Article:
Welcome to the most remote roads in the world! Buckle up or not, whatever. What you'll really need is a reliable car, lots of food, water, matches, warm clothing, and as much gas as you can carry safely.

Then you might just make it through.

10.) The Gulag Roads In North Korea

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It's not that you won't meet other people on your way, but they sure won't be strangers. FoxFoxington explains:

Although not remote in terms of distance, or proximity to civilisation, the three mose isolated roads on earth are likely in North Korea; specifically Gulag 18 Road (which goes through Bukchang Gulag), Gulag 16 Road (through Hwasong Gulag), and the unnamed road that snakes through Yodok Concentration Camp. Due to the extreme secrecy of the North Korean regime, and the additional secrecy regarding these places, it's unthinkable that anybody outside a small and select group of North Koreans will be driving them at any point in the foreseeable future.

Suggested By: FoxFoxington

9.) Tristan da Cunha

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Edinburgh of The Seven Seas is home of the world's loneliest policeman, who drives a Land Rover Defender and made not a single arrest in the last 25 years. Easy to see why on an island with 275 inhabitants and a massive volcano, 1,750 miles away from the next nearest land mass.

Suggested By:_Mécanicien

8.) Sawe, Indonesia

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The peace of Papua Province was disturbed by the sound of Ayaaaa's Vespa:

It's 120 miles from nearest gas station in Jayapura.

There's a small shops owned by the locals, but they only can provide maximum 4 gallons of fuel. And don't imagine that a good fuel. That's a 88RON for small 2-stroke bikes. To get more than 4 gallons and 93/95RON fuel you have to travel all the way to Jayapura.

There are some small CSNA planes from the 80's, with 300 bucks for a ticket and leaving once a week carrying 12 passengers and huge ammount of loads.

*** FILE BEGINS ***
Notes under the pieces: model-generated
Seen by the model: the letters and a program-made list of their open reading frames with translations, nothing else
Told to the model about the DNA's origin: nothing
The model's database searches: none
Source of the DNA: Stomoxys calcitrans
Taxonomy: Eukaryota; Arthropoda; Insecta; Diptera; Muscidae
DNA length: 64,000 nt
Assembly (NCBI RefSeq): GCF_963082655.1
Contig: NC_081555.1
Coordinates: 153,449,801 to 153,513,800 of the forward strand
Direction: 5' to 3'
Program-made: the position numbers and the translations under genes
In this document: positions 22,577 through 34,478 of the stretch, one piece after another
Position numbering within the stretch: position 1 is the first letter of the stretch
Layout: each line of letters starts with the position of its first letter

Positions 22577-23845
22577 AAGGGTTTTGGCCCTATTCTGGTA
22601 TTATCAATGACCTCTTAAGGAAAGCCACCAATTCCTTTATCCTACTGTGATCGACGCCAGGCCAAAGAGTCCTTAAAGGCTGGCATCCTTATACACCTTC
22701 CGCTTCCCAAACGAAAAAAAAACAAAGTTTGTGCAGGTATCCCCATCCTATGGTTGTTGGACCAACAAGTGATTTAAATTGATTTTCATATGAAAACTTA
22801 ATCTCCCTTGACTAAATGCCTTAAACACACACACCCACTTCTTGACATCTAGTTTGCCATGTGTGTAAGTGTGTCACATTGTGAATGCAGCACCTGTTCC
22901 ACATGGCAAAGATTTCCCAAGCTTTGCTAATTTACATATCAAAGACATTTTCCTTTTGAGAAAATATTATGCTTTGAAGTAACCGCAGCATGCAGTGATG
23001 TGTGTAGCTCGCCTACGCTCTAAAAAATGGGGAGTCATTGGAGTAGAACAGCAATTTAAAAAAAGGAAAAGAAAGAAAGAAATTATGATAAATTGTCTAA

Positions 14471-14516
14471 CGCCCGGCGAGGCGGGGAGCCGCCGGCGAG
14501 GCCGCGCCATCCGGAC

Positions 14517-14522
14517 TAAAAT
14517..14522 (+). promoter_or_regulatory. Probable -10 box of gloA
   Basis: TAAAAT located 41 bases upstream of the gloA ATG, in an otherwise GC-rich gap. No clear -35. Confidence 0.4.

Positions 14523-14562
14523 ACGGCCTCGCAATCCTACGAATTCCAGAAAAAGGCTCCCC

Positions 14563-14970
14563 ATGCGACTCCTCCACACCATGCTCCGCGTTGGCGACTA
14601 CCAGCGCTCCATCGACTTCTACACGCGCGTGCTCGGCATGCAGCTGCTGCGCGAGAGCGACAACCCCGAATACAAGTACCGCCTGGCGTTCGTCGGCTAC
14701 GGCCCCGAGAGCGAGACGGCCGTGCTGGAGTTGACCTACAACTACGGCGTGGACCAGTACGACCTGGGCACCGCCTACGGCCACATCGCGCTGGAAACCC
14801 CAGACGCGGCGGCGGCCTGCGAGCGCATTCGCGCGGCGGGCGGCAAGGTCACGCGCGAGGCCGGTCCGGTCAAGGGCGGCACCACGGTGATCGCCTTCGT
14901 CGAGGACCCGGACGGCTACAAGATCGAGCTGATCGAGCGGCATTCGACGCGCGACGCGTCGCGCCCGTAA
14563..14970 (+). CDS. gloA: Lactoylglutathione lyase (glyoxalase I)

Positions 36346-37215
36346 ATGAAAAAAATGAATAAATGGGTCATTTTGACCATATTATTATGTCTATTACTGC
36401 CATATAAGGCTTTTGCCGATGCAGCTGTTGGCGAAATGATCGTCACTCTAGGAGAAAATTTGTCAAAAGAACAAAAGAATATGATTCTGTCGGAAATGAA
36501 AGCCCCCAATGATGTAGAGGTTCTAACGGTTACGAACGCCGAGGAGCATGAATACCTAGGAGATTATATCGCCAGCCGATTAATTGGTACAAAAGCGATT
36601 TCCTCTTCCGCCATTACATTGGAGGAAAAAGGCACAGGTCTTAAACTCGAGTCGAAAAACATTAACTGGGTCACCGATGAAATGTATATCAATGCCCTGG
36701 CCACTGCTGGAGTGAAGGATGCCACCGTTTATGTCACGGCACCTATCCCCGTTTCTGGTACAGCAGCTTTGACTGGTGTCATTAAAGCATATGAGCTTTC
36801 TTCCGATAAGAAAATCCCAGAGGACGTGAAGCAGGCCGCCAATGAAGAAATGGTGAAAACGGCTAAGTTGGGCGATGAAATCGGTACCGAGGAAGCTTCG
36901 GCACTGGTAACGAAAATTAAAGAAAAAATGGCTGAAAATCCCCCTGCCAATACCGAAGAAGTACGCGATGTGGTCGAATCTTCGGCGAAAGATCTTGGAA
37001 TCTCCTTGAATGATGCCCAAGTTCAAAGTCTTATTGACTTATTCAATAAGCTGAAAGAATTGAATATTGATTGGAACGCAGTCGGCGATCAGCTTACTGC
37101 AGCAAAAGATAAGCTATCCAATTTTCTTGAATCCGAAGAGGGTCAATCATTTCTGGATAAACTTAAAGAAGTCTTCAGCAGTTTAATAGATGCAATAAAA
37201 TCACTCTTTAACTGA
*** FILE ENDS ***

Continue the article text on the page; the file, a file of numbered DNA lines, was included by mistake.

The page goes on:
I've been there once with my little Vespa scooter. And it's a very remote place.

Suggested By: Ayaaaa

7.) Longyearbyen, Svalbard Island, Norway

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According to an answer on What if?, the longest sunset is somewhere around here:

The closest road that really qualifies is probably the main road in Longyearbyen, on the island of Svalbard, Norway. (The end of the airport runway in Longyearbyen gets you slightly further, although driving there might get you in trouble.)

Longyearbyen is actually closer to the North Pole than McMurdo Station in Antarctica is to the South Pole. There are a handful of military, research, and fishing stations further north, but none of them have much in the way of roads; just airstrips, which are usually gravel and snow.

If you putter around downtown Longyearbyen (get a picture with the “polar bear crossing” sign), the longest sunset you could experience would be a few minutes short of an hour. It doesn’t actually matter if you drive or not; the town is too small for your movement to make a difference."

Now that being said if you look to google earth you will see a small semi-paved road heading up into the mountains for at least 6 miles. I think this definitely counts as the most remote road on earth.

Kaufmania, rolls with the back seat down pretending its a shooting also sent us a cool picture with a sign you don't see every day:

Suggested By: FoxFoxington

6.) The Trans Taiga in Northern Quebec

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You better pack a sandwich in Canada:

Suggested By: Gamecat235

5.) The Atacama Highway in Chile

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If you thought Utah or Nevada had challenging parts, take a look at one of the driest places on the planet, the 600 mile strip of land called the Atacama Desert.

Suggested By: 472CID

4.) Dalton Highway, Alaska

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Otherwise known as Highway 11, this 414-mile long road of ice was built to support the northern oil rigs in 1974. It remains as tough as ever.

Suggested By: dogisbadob

3.) McMurdo to Scott Base in Antarctica

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It's not that long of a journey, but it doesn't get colder or more remote than on the Antarctica, even with friends around.

Suggested By:_Mécanicien

2.) The Nullabor Plain in the Australian Outback

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Yes, if you accidentally hit a kangaroo, you can cook it next to your broken car. They actually taste pretty good.

Suggested By: Jon Etkins

1.) M56 Kolyma Highway, Russia

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Gamecat235 puts it simply:

Something like 1200 miles of basically nothing.

A dashcam won't be enough to survive in the most remote part of Russia. If your car stops, they won't find you for a while.

Suggested By: Gamecat235

Welcome back to Answers of the Day - our daily Jalopnik feature where we take the best ten responses from the previous day's Question of the Day and shine it up to show off. It's by you and for you, the Jalopnik readers. Enjoy! Photo Credit: Jonathan Kos-Read